So below is some food for thought, a compilation of some interesting and provocative writings I’ve found really helpful in developing my own philosophy of statistics. I encourage you to dip into them.

Note that most of the items I’ve listed assume some basic familiarity with different statistical philosophies, beyond the very brief sketch I gave above. Unfortunately, I have yet to find a really good, freely available, non-technical introduction to alternative philosophies of statistics, pitched at a level suitable for any professional ecologist or grad student. The discussion in Bolker (2008) is the sort of thing I’m thinking of, but it’s part of a book that costs money. Anyone know of anything good?

Books:

*Error and the Growth of Experimental Knowledge* by Deborah Mayo. Great defense of frequentist statistics as part of a broader philosophy of science, and a great compilation and debunking of the (often jaw-dropping) criticisms of frequentist statistics by Bayesians. I suspect a lot of scientists who consider themselves Bayesians, or who use Bayesian methods without really worrying about the philosophy most commonly used to justify those methods, may be rather shocked to discover just what sort of philosophy they’ve gotten into bed with. Even if you don’t buy Mayo’s argument for frequentist statistics and against Bayesianism, you ought to engage with her broader argument that one’s choice of statistical philosophy should be dictated by one’s philosophy of science.

*The Nature of Scientific Evidence*, Mark Taper & Subhash Lele (eds). Great series of chapters (many followed by critiques and rejoinders) covering a range of issues to do with philosophy of statistics and learning from evidence more generally. The author list is an all-star collection of ecologists, statisticians, and philosophers.

Articles:

Population ecologist Brian Dennis’ (1996) polemic on why ecologists shouldn’t be Bayesians is essential reading, and a lot of fun. Think philosophy of statistics is abstruse, technical, or dry? Read this, then think again. Think choice of statistical philosophy has no real-world consequences? Read this, then think again.

My fellow Canadian Subhash Lele has done a lot of very original work in statistical methods, much of it showing how to use frequentist methods to do things that frequentists supposedly can’t do, such as fit complex hierarchical models or incorporate prior knowledge and expert opinion.

Statistician Brad Efron invented bootstrapping. So, he’s a smart guy. So you should probably be interested in what he has to say about things like the challenges modern-day “Big Data” raises for both Bayesian and frequentist approaches, and about some points of commonality between frequentists and Bayesians. He’s one of those people whose off-the-cuff remarks are more incisive and interesting than most people’s most rigorous efforts.

Blogs:

Statistical Modeling, Causal Inference, and Social Science. Statistician and social scientist Andrew Gelman’s blog. He’s an entertaining, breezy writer, and he writes about all kinds of stuff, from highly technical statistical problems sent to him by readers, to plagiarism in science, to US politics, to inferring causality from non-experimental data, to philosophy of statistics. He’s an unusually thoughtful pragmatic “Bayesian” (I put that in quotes because he’s so unorthodox and frequentist in his Bayesianism that one can probably question whether he’s really Bayesian at all). If you insist on being a pragmatist, then you at least ought to be the sort of pragmatist Andrew Gelman is. Be a pragmatist because you have a deep understanding of and appreciation for alternative philosophies, not out of ignorance of alternative philosophies, or because you think philosophy doesn’t matter. For a sampling of his voluminous work on the philosophy of Bayesian statistics, see here, here, here, here, here, here, here, and here (yes, that’s only a sampling!)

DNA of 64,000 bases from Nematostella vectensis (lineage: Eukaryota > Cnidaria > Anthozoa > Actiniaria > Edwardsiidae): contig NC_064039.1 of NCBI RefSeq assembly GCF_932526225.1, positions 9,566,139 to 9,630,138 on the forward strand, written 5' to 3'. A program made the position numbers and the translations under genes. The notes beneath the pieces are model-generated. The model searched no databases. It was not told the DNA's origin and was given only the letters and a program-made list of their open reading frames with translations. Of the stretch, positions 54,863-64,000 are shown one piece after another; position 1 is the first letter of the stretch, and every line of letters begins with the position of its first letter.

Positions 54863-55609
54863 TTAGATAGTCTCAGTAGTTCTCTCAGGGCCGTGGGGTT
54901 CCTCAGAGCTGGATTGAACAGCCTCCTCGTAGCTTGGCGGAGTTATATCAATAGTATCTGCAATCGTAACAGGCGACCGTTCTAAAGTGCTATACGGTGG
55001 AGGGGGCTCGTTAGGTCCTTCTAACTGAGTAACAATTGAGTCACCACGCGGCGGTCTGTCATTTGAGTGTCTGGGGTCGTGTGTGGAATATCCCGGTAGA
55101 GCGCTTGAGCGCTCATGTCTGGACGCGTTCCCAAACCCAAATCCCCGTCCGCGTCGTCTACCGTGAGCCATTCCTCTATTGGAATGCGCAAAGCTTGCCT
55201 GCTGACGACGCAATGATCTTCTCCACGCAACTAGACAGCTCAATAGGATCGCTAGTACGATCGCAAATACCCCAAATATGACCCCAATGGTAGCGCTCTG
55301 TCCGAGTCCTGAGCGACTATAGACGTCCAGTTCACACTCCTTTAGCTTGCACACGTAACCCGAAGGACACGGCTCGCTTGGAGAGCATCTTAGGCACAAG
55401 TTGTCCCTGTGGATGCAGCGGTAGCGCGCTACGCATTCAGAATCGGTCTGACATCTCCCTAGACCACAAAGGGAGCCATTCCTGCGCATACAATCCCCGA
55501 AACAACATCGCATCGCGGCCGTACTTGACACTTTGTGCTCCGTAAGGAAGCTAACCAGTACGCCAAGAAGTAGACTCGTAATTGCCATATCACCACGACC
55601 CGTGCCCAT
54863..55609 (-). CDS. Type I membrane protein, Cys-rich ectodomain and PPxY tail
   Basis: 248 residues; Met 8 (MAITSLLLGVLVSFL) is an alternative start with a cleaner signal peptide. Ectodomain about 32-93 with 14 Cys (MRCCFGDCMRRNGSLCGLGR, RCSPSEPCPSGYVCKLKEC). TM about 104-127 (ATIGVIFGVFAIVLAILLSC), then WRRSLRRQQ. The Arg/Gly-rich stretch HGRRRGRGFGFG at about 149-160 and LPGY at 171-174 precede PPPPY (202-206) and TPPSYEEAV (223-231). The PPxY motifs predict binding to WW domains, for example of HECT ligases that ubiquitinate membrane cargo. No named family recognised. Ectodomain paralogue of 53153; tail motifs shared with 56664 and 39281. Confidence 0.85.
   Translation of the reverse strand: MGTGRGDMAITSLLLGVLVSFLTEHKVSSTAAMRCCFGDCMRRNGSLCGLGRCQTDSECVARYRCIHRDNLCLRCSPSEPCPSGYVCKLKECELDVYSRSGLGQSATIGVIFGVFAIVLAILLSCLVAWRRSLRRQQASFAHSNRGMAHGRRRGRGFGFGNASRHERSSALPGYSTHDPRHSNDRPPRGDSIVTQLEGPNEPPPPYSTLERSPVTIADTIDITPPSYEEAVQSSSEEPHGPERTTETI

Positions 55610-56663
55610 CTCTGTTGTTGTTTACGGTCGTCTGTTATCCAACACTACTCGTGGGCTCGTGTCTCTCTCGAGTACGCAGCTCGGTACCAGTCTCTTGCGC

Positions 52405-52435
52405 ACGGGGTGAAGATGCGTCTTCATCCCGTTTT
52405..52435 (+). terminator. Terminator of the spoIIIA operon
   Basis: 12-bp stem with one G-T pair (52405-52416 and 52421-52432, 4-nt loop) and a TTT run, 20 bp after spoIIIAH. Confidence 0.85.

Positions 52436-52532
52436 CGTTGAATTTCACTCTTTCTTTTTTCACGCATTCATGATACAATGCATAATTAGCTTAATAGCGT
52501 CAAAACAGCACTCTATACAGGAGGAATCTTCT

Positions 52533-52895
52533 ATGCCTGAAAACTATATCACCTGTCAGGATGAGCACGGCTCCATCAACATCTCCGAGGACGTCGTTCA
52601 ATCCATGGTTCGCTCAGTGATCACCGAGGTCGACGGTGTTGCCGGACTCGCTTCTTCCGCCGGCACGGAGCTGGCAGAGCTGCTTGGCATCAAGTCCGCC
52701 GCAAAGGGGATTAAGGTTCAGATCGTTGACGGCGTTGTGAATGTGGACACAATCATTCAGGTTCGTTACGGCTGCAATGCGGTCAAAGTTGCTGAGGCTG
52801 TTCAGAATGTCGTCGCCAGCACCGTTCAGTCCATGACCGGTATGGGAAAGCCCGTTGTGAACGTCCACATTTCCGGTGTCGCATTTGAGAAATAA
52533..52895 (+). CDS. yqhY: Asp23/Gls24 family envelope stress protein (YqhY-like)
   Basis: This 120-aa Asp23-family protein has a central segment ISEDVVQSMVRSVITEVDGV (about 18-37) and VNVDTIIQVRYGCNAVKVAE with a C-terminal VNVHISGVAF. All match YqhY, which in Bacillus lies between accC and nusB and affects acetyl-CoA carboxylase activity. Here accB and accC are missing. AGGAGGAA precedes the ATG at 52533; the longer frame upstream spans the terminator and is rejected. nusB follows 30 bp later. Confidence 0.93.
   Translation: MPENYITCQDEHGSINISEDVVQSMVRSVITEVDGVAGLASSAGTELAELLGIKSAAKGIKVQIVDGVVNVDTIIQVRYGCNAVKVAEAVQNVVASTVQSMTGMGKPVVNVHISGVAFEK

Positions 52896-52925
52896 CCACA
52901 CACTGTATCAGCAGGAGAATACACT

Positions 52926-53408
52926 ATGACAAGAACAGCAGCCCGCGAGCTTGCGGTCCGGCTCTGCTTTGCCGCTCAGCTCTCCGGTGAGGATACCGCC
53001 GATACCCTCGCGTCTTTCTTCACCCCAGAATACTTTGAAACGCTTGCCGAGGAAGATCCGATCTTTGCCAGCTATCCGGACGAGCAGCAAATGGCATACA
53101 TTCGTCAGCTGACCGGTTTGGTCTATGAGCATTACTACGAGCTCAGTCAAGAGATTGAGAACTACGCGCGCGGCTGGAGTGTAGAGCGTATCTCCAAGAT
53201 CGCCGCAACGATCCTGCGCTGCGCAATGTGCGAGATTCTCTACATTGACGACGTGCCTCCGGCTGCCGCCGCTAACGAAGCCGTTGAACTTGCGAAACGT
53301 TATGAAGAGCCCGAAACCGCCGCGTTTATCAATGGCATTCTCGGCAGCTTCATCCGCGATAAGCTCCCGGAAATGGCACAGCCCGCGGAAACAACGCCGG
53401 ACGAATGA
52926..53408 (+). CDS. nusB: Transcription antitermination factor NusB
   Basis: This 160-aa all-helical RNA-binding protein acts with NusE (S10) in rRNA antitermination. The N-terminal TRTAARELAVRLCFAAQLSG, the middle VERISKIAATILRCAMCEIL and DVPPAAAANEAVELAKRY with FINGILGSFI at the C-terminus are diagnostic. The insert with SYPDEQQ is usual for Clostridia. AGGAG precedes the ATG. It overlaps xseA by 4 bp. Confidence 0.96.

Error Statistics Philosophy. Philosopher Deborah Mayo (see above) just started a blog! Unfortunately, it is the ugliest blog in the world (*P*<0.001), but don’t let that stop you. Mayo pulls no punches, and she grounds her philosophical discussions in practical, real-world examples. Her blog has links to many of her articles, and it helps to read one or two of them before diving into her blog, as she tends to assume more familiarity with the issues than does Gelman.

UPDATE: Deborah Mayo herself has added some comments, in particular on the importance of seeing frequentism as an approach to “error statistics” (briefly, the view that it’s the job of statistics to help us root out, and rule out, sources of error).

Thanks for the links and thoughts. Bolker’s website for his book (http://www.math.mcmaster.ca/~bolker/emdbook/index.html) has some good free resources that I have been reading.

I like your distinction between fluency and proficiency. Few ecologists will be better than some statisticians at what they do, but we need to be able to communicate to make advances. Luckily, more and more ecologists are creating courses on these topics (http://emdbolker.wikidot.com/emd-courses)!

Thanks Aaron!

Re: the proliferation of advanced stats courses for ecologists and “conceptual or philosophical fluency” vs. “technical proficiency”, I think much depends on exactly what’s taught in those courses. Frankly, I suspect most of these courses focus on technical proficiency. For instance, some of the courses you linked to are taught by Jim Clark. If Jim’s courses are anything like Jim’s textbook, they won’t bother with the conceptual issues I’ve raised (not that Jim’s uninterested in conceptual issues, but his pet issues are things like model dimensionality; my pet issues are more fundamental).